The Canine Chronicles Directory
The powerful, vigorous Bulldog has a compact and muscular body. The soft, smooth
skin is covered with a short coat that comes in several colors. These colors are
brindle, white, fawn, red, piebald, pale yellow, washed-out red, or any combination
of these colors. The skin should fall in opaque folds around the head, neck and
shoulders. The head should be broad with a flat forehead and cheeks protruding sideways.
The short muzzle should be dark. The corner of the eyes should be at right angle
to the stop. They are dark, set low in the skull and should be as wide apart as
possible. The small ears should be thin and form a rose shape. They should be set
high on the head and far from the eyes. The large, wide nose should have dark pigment
and the distance between the nose and the stop should be small. The massive jaw
should have a protruding upper lip and the lower jaw should be undershot. The teeth
should not be visible when the jaw is at rest. The concise, thick neck merges into
the muscular, wide set shoulder. The shoulders are set far apart and, for greater
stability, slant outwards. The body is broad and low with a deep, ample chest. The
abdomen is tucked up. The bones of the sturdy legs are straight although they appear
bowed. The tail is short, carried low and can either hang down or bend in kinks.
Despite their ferocious features, Bulldogs are sweet, devoted, placid, quiet, and
have a great sense of humor. They are gentle and patient with even small children.
Bulldogs should be supervised around small children. They can sometimes not be aware
of their own strength and can knock over a child. They could even break skin with
a playful bite. If introduced at an early age, they will get along with other household
pets. However, they can become quarrelsome with strange dogs. They need human companionship
and thrive on being a part of family life. Bulldogs are usually friendly with strangers
although, if they feel that their family is threatened, they will defend them valiantly.
This breed should be socialized at a young age; otherwise they tend to become dog
aggressive. Since they are a short-faced breed, Bulldogs tend to snore very loudly.
They also have drool and slobber tendencies.
Male Height: 12-16" ; Weight: 53-55 lbs.
Female Height: 12-16" ; Weight: 49-51 lbs.
Bulldogs are susceptible to numerous conditions, including elbow dysplasia, patellar
dysplasia, hip dysplasia, mange, heat stroke, eye problems, respiratory problems,
small windpipes, snoring and flatulence. Female Bulldogs normally need a cesarean
in order to give birth.
Bulldogs can live fine in an apartment if they are given sufficient exercise. This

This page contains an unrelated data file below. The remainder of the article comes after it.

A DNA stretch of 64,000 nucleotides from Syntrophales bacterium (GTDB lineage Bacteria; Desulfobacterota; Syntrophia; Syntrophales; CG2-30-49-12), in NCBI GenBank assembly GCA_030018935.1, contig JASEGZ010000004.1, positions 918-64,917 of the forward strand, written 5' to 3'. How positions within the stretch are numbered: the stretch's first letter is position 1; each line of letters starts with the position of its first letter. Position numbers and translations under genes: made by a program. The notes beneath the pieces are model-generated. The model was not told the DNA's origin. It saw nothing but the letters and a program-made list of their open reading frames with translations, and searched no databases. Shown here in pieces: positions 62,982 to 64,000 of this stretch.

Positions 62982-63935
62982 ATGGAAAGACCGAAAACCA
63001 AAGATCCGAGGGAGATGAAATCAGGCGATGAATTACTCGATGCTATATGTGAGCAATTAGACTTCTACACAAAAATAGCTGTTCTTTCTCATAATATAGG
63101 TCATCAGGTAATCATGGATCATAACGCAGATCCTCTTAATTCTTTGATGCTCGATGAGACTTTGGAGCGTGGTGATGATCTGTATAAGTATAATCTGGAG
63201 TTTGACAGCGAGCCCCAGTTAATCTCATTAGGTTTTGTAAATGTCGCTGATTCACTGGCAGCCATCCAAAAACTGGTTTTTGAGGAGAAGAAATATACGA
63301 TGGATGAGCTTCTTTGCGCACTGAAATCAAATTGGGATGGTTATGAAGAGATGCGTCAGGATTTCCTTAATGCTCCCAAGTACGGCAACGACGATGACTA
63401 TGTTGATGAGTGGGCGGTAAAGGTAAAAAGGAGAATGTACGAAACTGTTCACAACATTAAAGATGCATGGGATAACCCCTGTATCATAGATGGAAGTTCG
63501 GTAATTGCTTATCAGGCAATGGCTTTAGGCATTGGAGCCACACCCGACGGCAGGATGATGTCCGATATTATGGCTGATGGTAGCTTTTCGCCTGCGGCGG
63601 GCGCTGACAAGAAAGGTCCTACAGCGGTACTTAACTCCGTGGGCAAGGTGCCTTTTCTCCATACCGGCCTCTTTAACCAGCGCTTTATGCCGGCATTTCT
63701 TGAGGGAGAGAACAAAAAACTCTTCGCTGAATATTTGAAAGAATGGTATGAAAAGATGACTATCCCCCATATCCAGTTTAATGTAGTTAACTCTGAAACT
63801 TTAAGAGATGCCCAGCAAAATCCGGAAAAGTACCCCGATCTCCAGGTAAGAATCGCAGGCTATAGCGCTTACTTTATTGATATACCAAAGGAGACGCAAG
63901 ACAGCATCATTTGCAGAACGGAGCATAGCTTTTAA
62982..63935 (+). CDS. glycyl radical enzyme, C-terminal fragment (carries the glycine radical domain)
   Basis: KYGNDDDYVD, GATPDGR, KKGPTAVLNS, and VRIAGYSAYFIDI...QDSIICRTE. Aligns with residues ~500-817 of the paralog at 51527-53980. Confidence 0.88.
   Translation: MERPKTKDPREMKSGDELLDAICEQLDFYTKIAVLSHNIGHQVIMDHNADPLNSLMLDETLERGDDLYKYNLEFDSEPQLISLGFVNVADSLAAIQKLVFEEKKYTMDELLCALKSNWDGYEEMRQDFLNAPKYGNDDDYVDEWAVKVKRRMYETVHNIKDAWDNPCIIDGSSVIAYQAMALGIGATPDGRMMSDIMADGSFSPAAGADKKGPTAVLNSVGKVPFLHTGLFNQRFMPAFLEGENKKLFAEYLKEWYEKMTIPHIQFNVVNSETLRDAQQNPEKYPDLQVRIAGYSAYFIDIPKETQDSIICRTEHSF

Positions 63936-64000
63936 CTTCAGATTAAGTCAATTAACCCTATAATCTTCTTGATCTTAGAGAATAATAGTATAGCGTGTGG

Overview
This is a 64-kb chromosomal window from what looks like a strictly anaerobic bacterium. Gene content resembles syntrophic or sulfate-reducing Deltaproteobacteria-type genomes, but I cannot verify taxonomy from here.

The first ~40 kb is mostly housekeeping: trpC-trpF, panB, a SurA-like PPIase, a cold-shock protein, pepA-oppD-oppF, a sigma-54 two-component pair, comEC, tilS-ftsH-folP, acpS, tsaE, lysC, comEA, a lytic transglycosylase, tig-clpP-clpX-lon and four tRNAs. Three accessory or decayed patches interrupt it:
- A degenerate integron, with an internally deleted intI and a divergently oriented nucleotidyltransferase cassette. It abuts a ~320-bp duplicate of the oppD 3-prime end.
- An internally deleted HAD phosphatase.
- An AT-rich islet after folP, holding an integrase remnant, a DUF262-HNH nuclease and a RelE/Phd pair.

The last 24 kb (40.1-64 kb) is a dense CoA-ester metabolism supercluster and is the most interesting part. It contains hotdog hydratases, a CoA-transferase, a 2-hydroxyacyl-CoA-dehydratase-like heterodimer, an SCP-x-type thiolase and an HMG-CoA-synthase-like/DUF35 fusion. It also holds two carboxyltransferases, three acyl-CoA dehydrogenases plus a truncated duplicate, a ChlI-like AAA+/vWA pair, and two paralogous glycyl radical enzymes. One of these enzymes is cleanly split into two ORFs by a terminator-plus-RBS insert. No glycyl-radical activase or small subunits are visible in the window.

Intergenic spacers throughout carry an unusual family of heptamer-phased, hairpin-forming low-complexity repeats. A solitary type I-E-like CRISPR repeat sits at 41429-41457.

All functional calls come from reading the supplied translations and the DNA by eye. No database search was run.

is an indoor breed. They are also weather sensitive.
Some adults in this breed would rather not exercise at all. Others are quite active.
They can tend to become overweight, so exercise is important to its health.
About 8 years
The Bulldog is easy to groom. They are average shedders. Clean between the folds
of the face daily.
Bulldogs are descendants of an ancient mastiff-like dog called Bullenbeisser. They
were used to guard and attack wild animals in Assyria, Greece, Egypt, and Rome.
The Bullenbeisser was also used by Teutonic and Celtic tribes and came in various
sizes. In England, the larger version of this dog was bred down and, during the
Middle Ages, butchers used them to develop the "Olde English Bulldogge". They were
used to catch bulls for slaughter. The dog's strong jaws and short muzzle afforded
the ability to target the animals nose, cheek, or throat forcing them to their knees
or moving into a barn or slaughterhouse. In the 13th Century, during the reign of
King John, the "Olde English Bulldogge's" were used in bull baiting. This was a
sport in which animals like bulls, horses, or bears are tethered. Dogs were then
released to attack the animal to see if they could overpower it. During the years
in which this sport was popular, dogs were continually developed for this vicious
sport. The breeders would create dogs with these characteristics: tenacity (once
they latched on, they wouldn't let go), impervious to pain, and weight primarily
in the head (if the bull shook the dog this would help from breaking the dog's back).
In 1835, England banned bull baiting and dog fighting. Due to this, Bulldogs nearly
disappeared. Bulldog fanciers used the remaining individuals to resurrect the breed.
Many believe that Bulldogs were crossed with Pugs to help change the appearance
and temperament of the formerly ferocious fighting dog. Breeders have continually
bred selectively to eliminate more aggressive tendencies. They are recognized by
the AKC and the UKC.
AKC Non-Sporting, UKC Companion Dog